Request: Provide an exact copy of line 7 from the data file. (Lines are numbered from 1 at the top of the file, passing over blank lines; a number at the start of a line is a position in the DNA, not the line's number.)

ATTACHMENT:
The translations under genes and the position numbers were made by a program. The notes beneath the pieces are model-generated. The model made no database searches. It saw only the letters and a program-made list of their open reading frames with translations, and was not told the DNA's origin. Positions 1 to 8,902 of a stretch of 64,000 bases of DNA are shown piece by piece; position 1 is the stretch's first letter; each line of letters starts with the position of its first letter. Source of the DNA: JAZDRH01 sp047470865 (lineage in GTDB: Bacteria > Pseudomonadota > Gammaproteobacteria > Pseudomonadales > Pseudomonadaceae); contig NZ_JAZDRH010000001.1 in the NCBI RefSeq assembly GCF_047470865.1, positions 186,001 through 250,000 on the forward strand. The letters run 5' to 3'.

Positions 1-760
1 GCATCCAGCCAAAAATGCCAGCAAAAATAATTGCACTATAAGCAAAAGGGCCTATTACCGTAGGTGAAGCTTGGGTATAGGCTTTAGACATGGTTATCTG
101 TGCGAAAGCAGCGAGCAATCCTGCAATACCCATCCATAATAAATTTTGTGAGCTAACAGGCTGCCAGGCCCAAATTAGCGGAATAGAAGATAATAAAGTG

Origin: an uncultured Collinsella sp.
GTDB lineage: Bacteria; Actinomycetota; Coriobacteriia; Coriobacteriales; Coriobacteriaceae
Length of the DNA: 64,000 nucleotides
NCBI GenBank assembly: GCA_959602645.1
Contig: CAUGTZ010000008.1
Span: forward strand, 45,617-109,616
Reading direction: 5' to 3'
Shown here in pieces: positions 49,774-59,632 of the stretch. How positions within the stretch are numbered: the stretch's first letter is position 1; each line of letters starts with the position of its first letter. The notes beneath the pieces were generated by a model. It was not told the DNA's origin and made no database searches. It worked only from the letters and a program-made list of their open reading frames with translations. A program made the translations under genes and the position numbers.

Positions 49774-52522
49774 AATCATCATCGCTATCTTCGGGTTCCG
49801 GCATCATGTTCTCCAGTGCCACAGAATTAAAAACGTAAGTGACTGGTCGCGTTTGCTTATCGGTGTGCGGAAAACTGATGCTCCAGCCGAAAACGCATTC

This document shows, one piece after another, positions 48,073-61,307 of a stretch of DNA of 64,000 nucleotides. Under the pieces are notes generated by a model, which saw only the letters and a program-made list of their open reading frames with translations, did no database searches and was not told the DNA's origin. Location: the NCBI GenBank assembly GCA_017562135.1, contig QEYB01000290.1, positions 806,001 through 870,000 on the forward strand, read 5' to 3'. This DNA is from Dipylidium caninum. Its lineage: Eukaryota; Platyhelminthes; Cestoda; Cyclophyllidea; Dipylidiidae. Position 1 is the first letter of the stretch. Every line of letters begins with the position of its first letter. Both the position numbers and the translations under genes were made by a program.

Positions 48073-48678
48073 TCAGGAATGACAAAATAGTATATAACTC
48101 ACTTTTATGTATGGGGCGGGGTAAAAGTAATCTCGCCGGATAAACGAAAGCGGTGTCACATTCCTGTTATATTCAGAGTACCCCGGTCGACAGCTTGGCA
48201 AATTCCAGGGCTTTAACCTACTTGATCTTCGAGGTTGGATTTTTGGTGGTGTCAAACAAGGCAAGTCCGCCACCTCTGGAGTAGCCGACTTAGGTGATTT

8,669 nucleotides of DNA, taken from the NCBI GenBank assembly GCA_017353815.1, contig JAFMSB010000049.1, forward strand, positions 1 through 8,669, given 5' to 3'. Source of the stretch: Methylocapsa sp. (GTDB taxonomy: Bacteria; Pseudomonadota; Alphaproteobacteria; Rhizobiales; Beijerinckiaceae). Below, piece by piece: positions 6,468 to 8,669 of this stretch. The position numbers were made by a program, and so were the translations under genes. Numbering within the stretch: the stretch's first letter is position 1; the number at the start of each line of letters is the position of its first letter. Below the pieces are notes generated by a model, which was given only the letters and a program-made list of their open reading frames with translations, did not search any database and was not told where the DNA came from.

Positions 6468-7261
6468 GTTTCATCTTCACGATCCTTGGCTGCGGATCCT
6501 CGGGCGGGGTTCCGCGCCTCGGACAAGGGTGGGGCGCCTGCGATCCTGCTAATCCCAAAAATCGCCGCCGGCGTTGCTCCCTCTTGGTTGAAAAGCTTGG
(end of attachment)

Length of the DNA: 64,000 nucleotides